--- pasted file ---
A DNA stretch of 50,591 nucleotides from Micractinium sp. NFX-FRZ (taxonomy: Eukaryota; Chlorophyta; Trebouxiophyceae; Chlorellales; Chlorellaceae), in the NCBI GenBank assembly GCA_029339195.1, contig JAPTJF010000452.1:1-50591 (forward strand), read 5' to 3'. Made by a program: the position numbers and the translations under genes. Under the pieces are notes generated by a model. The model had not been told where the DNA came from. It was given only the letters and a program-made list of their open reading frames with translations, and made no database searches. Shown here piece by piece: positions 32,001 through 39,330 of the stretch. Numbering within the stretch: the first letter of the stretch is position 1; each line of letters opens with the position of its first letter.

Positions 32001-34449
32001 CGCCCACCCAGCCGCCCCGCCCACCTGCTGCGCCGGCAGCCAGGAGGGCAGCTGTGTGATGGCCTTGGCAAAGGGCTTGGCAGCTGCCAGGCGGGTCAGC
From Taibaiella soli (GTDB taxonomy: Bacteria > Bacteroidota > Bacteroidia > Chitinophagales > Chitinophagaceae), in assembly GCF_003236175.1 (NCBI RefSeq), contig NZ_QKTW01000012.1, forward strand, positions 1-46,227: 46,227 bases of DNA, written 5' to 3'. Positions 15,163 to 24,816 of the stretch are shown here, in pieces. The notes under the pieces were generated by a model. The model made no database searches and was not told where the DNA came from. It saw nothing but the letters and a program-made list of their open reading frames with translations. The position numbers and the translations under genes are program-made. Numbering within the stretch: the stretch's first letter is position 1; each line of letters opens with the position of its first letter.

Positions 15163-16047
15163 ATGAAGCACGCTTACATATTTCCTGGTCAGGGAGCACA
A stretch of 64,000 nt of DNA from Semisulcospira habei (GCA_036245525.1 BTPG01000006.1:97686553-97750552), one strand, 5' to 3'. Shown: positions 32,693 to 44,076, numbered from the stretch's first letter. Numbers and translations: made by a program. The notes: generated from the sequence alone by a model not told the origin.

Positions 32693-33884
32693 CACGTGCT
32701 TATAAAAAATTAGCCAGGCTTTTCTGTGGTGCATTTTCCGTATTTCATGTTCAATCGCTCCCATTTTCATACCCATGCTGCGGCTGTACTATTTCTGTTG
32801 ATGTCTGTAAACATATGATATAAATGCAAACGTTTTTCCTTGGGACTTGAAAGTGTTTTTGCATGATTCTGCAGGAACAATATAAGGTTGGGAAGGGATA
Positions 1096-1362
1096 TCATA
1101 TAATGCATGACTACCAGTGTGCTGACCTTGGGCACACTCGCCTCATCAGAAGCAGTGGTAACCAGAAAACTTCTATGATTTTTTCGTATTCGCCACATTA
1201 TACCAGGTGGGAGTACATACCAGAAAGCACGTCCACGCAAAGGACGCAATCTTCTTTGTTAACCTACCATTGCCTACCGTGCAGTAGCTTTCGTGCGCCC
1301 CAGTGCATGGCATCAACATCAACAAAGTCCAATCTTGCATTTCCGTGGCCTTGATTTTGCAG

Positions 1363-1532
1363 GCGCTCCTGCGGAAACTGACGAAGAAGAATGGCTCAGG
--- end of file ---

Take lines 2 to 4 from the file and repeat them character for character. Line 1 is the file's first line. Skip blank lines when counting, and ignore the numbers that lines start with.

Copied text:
Positions 32001-34449
32001 CGCCCACCCAGCCGCCCCGCCCACCTGCTGCGCCGGCAGCCAGGAGGGCAGCTGTGTGATGGCCTTGGCAAAGGGCTTGGCAGCTGCCAGGCGGGTCAGC
From Taibaiella soli (GTDB taxonomy: Bacteria > Bacteroidota > Bacteroidia > Chitinophagales > Chitinophagaceae), in assembly GCF_003236175.1 (NCBI RefSeq), contig NZ_QKTW01000012.1, forward strand, positions 1-46,227: 46,227 bases of DNA, written 5' to 3'. Positions 15,163 to 24,816 of the stretch are shown here, in pieces. The notes under the pieces were generated by a model. The model made no database searches and was not told where the DNA came from. It saw nothing but the letters and a program-made list of their open reading frames with translations. The position numbers and the translations under genes are program-made. Numbering within the stretch: the stretch's first letter is position 1; each line of letters opens with the position of its first letter.